“I reported on this Senate floor my conversations with the chief executive officers of restaurant chains around the country. Together they are the second largest employer in the country after the government, and they employ a great many young people and low-income people, the kind of men and women who are looking for jobs today. What they were telling me was that the mandates of the health care law will make it more difficult for them to hire people. In one specific example, one of the largest of the restaurant chains was saying that he operates his store with 90 employees today, and because of the health care mandates, he will seek to operate his store with 70 employees. That is not a way to increase the number of jobs.

“But there are other provisions in the health care law that cause premiums to go up, which was the point of my discussion with the President in February of 2010.

“The CMS Chief Actuary predicted in 2010, saying that by 2014 -- still three years away -- growth in private health insurance premiums is expected to accelerate to 9.4 percent, 4.4 percent higher than in the absence of health reform.

“The President had said in his discussion with me that under the law he proposed, the individual market would cost 40 to 20 percent less. That was also in the Congressional Budget Office letter. But those reductions were overwhelmed by other costs that were identified in the CBO letter that would produce a 27- to 30-percent increase. So the net result, according to the predictions in November 2009 by the Congressional Budget Office, was there would be an increase in individual premiums of 10 to 13 percent.

“These individual market premiums, premiums that individuals buy without an employer’s help, are not the largest share of insurance policies in America, but they affect roughly 12 to 15 million Americans. That is a lot of people who are having their insurance costs go up. Aon Hewitt's recently released 2011 Health Insurance Trend Driver Survey reports that for 2011, individual health care plans reported estimated 4.7-percent increases directly due to the new health care law.

“Then according to the September 8, 2010 Wall Street Journal article: ‘Health insurers say they plan to raise premiums for some Americans as a direct result of the health overhaul in coming weeks, complicating Democrats' efforts to trumpet their significant achievement before the mid-term elections. Aetna, some Blue Cross Blue Shield plans and other smaller carriers have asked for premium increases of between 1 and 9 percent to pay for extra benefits required under the law.’

“In the same article it says Aetna said that extra benefits forced it to seek rate increases for individual plans of 5 to 7 percent in California, and 5.5 to 6.8 percent in Nevada. That was precisely the discussion I was having with the President in February 2010, when I said that under the health care law, because of the mandates in the law, individual health care premium costs will go up.

“In Wisconsin and North Carolina, according to that same article, Celtic Insurance Company says half of the 18-percent increase it is seeking comes from complying with health care mandates.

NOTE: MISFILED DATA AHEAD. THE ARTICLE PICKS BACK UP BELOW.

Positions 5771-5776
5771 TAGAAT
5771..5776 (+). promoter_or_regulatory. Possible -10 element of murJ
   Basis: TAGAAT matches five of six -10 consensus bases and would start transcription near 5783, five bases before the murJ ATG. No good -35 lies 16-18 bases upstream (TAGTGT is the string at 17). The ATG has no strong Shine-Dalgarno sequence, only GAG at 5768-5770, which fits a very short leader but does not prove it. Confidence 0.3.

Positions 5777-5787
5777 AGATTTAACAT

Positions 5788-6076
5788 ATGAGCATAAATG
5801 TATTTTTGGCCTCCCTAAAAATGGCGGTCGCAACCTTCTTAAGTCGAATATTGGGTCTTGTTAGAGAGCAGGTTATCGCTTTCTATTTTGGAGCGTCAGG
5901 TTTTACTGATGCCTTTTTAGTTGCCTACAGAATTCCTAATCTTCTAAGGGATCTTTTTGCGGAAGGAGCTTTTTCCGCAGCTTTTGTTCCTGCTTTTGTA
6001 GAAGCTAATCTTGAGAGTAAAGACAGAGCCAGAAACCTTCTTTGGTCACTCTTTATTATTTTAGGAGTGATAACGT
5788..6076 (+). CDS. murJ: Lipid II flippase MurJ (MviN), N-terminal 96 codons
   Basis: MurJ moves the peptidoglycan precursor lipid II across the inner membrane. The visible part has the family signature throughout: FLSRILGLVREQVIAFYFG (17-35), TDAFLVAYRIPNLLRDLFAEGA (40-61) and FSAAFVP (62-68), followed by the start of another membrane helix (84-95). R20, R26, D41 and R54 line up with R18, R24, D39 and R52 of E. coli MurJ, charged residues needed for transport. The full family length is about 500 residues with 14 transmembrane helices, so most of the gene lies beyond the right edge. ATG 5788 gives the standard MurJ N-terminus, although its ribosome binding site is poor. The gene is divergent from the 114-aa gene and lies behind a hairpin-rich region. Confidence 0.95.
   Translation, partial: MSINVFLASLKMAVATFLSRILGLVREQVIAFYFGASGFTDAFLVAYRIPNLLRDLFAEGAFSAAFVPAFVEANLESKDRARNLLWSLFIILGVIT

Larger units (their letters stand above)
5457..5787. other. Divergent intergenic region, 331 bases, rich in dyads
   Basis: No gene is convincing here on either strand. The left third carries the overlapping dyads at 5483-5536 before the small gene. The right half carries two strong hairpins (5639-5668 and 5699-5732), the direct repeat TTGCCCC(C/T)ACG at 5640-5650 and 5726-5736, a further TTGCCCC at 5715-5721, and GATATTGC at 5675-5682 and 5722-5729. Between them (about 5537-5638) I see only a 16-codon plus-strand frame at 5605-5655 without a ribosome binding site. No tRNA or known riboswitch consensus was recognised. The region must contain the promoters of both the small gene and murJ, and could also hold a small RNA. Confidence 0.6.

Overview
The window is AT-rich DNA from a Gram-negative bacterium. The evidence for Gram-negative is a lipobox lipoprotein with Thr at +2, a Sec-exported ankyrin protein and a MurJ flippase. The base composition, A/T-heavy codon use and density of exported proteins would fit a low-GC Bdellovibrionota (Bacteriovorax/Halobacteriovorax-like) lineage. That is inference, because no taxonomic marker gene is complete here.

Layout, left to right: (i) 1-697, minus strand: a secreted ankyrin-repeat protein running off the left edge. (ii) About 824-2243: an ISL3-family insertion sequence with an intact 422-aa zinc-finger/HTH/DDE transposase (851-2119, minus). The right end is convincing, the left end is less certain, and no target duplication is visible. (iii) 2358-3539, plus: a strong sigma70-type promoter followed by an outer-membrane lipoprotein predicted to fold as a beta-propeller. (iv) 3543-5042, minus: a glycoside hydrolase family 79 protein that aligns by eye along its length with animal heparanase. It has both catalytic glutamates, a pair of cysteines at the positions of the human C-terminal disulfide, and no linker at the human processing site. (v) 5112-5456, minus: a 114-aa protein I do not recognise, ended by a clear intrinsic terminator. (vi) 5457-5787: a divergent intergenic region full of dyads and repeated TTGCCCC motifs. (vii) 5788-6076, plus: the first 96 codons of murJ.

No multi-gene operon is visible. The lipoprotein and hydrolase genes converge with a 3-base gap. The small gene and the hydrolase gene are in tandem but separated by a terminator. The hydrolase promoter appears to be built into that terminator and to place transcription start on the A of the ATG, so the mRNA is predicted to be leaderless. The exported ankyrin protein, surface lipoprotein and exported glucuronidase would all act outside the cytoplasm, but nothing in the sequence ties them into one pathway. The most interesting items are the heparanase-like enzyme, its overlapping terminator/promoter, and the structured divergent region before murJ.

“Then in a September 16 article last year in the Hartford Courant, ConnectiCare is seeking an average 22-percent hike for its individual market HMO plans. Anthem Blue Cross and Blue Shield in Connecticut say in a letter, it expects the Federal health reform law to increase rates by as much as 22.9 percent for just a single provision.

“These increases happen for predictable reasons. Because of the requirements in the law for minimum credible coverage -- in other words, if you are required to buy a better kind of health insurance, if you are required to buy a Cadillac instead of a Chevrolet, it is going cost more. And it does cost more.

“Another factor that will cause insurance premiums to rise is the new taxes on insurance, lifesaving medical devices and medicines in the health reform law. Someone has to pay for those costs, and the ones who are going to pay for them are the people who buy health insurance.

“Then there is the question of what we call cost shift. When we add 25 million Americans to Medicaid, premiums will increase because the costs will shift to private insurers to help pay for those costs. That is according to the Chief Actuary of CMS which is in this administration.

“Then, finally, age rating is going to cause insurance premiums to go up. What it basically says is that older Americans will not have to pay as much, so younger Americans are going to have to pay more. It is no surprise that under the new health care law, health insurance premiums are going up, becoming an even bigger drag on employment and on family budgets. This was predicted by the Congressional Budget Office while we were debating the health care law. It was predicted by Republicans who offered an alternative to take steps to decrease costs in health care, instead of this big, comprehensive law that expanded the system that already costs too much.

“It offers even more reasons why we should repeal or make significant changes in the health care law if we want to create an environment in which we can make it easier and cheaper to grow private sector jobs, and in which more Americans can afford a reasonable cost health insurance.”